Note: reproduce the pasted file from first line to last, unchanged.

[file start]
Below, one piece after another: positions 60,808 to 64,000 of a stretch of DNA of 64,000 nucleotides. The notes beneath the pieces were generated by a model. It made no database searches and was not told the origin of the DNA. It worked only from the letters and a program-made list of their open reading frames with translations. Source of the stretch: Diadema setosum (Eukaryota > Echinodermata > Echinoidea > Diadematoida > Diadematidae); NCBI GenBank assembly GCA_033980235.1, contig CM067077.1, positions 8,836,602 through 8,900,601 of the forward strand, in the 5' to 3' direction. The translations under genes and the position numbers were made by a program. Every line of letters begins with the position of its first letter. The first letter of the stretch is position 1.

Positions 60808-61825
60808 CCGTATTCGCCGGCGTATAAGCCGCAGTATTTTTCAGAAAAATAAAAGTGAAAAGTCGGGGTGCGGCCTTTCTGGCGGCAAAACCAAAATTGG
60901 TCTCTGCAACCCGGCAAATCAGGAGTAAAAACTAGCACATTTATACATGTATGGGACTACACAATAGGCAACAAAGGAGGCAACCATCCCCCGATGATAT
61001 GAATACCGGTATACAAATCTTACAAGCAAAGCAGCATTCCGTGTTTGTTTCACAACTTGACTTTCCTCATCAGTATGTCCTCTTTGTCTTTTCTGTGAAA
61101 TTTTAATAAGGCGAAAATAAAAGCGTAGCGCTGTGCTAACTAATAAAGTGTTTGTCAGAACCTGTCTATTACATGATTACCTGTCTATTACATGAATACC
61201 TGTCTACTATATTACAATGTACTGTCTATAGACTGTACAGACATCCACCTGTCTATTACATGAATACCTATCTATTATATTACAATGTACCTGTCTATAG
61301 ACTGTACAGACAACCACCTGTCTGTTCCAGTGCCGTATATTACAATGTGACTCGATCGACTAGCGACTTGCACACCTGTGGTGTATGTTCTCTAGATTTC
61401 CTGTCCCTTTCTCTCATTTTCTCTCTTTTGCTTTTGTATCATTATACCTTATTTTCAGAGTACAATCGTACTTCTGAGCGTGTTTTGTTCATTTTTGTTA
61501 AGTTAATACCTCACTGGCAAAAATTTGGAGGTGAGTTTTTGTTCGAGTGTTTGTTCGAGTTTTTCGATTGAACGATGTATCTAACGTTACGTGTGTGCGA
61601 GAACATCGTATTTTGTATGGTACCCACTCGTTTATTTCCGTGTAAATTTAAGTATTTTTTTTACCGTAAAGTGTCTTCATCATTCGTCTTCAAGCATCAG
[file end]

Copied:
Below, one piece after another: positions 60,808 to 64,000 of a stretch of DNA of 64,000 nucleotides. The notes beneath the pieces were generated by a model. It made no database searches and was not told the origin of the DNA. It worked only from the letters and a program-made list of their open reading frames with translations. Source of the stretch: Diadema setosum (Eukaryota > Echinodermata > Echinoidea > Diadematoida > Diadematidae); NCBI GenBank assembly GCA_033980235.1, contig CM067077.1, positions 8,836,602 through 8,900,601 of the forward strand, in the 5' to 3' direction. The translations under genes and the position numbers were made by a program. Every line of letters begins with the position of its first letter. The first letter of the stretch is position 1.

Positions 60808-61825
60808 CCGTATTCGCCGGCGTATAAGCCGCAGTATTTTTCAGAAAAATAAAAGTGAAAAGTCGGGGTGCGGCCTTTCTGGCGGCAAAACCAAAATTGG
60901 TCTCTGCAACCCGGCAAATCAGGAGTAAAAACTAGCACATTTATACATGTATGGGACTACACAATAGGCAACAAAGGAGGCAACCATCCCCCGATGATAT
61001 GAATACCGGTATACAAATCTTACAAGCAAAGCAGCATTCCGTGTTTGTTTCACAACTTGACTTTCCTCATCAGTATGTCCTCTTTGTCTTTTCTGTGAAA
61101 TTTTAATAAGGCGAAAATAAAAGCGTAGCGCTGTGCTAACTAATAAAGTGTTTGTCAGAACCTGTCTATTACATGATTACCTGTCTATTACATGAATACC
61201 TGTCTACTATATTACAATGTACTGTCTATAGACTGTACAGACATCCACCTGTCTATTACATGAATACCTATCTATTATATTACAATGTACCTGTCTATAG
61301 ACTGTACAGACAACCACCTGTCTGTTCCAGTGCCGTATATTACAATGTGACTCGATCGACTAGCGACTTGCACACCTGTGGTGTATGTTCTCTAGATTTC
61401 CTGTCCCTTTCTCTCATTTTCTCTCTTTTGCTTTTGTATCATTATACCTTATTTTCAGAGTACAATCGTACTTCTGAGCGTGTTTTGTTCATTTTTGTTA
61501 AGTTAATACCTCACTGGCAAAAATTTGGAGGTGAGTTTTTGTTCGAGTGTTTGTTCGAGTTTTTCGATTGAACGATGTATCTAACGTTACGTGTGTGCGA
61601 GAACATCGTATTTTGTATGGTACCCACTCGTTTATTTCCGTGTAAATTTAAGTATTTTTTTTACCGTAAAGTGTCTTCATCATTCGTCTTCAAGCATCAG